Try to imagine the standard of ritual purity and cleanliness held by the Kohein Gadol, the High Priest, the spiritual envoy of the Jewish people to the Almighty whose role demanded that he never come in contact with a dead body, prohibiting him from escorting even his own parents, spouse, siblings, or children to their final resting places.
Nevertheless, if the Kohein Gadol encountered a meis mitzvah — the unattended corpse of an unidentified stranger — while on his way to perform the service in the Beis HaMikdash, the Torah obligated him to provide a proper and immediate burial, even if that meant an underling would have to assume his duties in the Temple. The honor of his fellow Jew and respect for the divinity that resides within every member of his nation had to take precedence over virtually any other concern.
The Chofetz Chaim, Rabbi Yisroel Meir HaKohein Kagan, applies this precept in an unexpected direction.
Read the whole article here on Block Yeshiva’s new blog.
The moment the rabbi walked through the door all the students jumped to their feet… and I looked about desperately for a way out of the room.
The rabbi wore a long coat, a wide, antiquated black hat, an untrimmed beard, Coke-bottle spectacles and, incredibly, sidelocks. I knew — I just knew — what was going to happen next: the rabbi would lecture us in a thick German accent and tell us we were all damned to hell. There was no way I could sit through such an ordeal.
Read the whole article here.
Rabbi Yechezkel Fox was the heir-apparent to his father’s expanding kosher empire. But that path remained forever the road not taken. Instead, his quiet fishing expeditions and leisurely walks through the British countryside left his mind free to ponder the meaning of life and the nature of the universe. One day he told his traditional parents he was going to Israel to study in yeshiva. Like so many others, they thought he had gone mad.
He would spend the rest of his life pursuing his passion for learning Torah, teaching others and inspiring them to return to the traditions of their people.
Read my tribute here.
In his letter of resignation to the Superintendent of Westhill Central School District in Syracuse, New York, vetern teacher Gerald Conti describes a litany of problems arising from the unwillingness of administrators to defend educational values against the relentless pressure of ideology and political correctness. But the problem does not begin with administrators; it begins with parents, parents with egos so utterly dependent on the perception of success that they prefer to cripple their children for life rather than hold them accountable for living up to standards that will prepare them for genuinely successful lives and careers.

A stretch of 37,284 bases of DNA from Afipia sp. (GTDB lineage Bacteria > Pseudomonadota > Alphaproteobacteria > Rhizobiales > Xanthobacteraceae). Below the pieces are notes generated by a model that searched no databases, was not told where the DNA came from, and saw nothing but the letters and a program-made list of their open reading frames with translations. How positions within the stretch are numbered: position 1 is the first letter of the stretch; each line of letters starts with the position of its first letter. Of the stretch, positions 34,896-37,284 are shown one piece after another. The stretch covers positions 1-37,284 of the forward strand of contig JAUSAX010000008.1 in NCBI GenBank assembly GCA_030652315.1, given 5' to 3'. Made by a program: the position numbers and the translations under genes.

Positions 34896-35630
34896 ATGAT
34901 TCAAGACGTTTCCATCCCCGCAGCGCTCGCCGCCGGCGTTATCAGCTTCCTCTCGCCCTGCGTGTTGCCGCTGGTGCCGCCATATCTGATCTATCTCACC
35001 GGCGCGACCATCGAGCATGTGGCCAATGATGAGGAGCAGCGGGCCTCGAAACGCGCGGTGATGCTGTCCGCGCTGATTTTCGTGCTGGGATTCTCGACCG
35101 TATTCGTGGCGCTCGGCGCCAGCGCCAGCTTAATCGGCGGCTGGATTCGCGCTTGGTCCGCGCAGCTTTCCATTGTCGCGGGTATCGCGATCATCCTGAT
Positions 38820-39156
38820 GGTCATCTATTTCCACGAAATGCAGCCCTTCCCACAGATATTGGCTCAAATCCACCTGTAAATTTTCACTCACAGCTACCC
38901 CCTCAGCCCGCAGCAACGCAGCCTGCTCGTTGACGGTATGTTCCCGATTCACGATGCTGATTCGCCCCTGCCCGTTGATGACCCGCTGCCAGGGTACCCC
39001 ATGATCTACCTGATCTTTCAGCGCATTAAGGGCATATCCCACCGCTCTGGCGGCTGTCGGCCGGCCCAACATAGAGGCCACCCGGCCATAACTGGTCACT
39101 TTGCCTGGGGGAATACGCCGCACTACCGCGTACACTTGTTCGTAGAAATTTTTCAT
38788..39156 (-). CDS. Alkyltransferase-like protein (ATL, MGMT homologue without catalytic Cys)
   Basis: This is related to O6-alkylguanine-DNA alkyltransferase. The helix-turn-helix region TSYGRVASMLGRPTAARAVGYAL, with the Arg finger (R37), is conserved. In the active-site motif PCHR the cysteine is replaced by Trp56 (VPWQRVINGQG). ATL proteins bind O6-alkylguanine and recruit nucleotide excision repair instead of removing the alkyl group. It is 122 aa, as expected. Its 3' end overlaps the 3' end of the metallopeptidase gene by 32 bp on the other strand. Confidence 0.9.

It is difficult to fathom the lengths to which people will go to tear down educators and their institutions when, by doing so, they can deflect from themselves responsibility for their children’s poor performance, attitudes, or behaviors. No form of malicious gossip, character assassination, or outright slander is taboo, even from individuals occupying the highest levels of communal leadership.
History offers tragic examples of the damage inflicted on individuals and whole communities through irresponsible speech. Innuendo, exaggeration, and outright lies, repeated often enough, seep into the consciousness of even the most well-intentioned people, until the damage eventually becomes irreversible.
Read the whole article here.
Published this week in the St. Louis Jewish Light.
N.P. raises an interesting point in his objection to the all-girls musical productions of Block Yeshiva and Bais Yaakov (Letter to the editor, Feb. 29). He is correct that I will not be able to attend my own daughter’s performance, in accordance with Jewish law. I appreciate his heartfelt concern for my feelings and those of my daughter, but our commitment to 3,300 years of tradition mitigates any pangs of disappointment.
Be that as it may, objection to this kind of “segregation” begs the question of consistency. Why has N. P. not similarly denounced the JCC for segregating men and women into separate locker rooms? Why has he not expressed outrage against the International Olympic Committee for refusing to integrate men and women in athletic competition, against the NAACP for devoting resources solely to the African-American community, and against professional basketball for its underrepresentation of the vertically disadvantaged? Indeed, why has he not filed suit against the Department of Transportation for segregating northbound traffic from southbound traffic with those ubiquitous yellow lines?
Ultimately, it is neither the illogic nor the pettiness of N. P.’s reflexive attacks upon Jewish tradition that matters. Of far greater concern is the pattern of poor judgment shown by the Jewish Light in providing a platform for hatemongering and factionalism.
Responsible spokesmen representing different opinions may argue passionately without abandoning reason or civility, and a local paper should offer a forum for articulate voices expressing divergent views. However, the failure of the Light to demonstrate sound editorial discernment is among the primary reasons why the paper has lost credibility in the eyes of so many while alienating a substantial part of the Jewish community.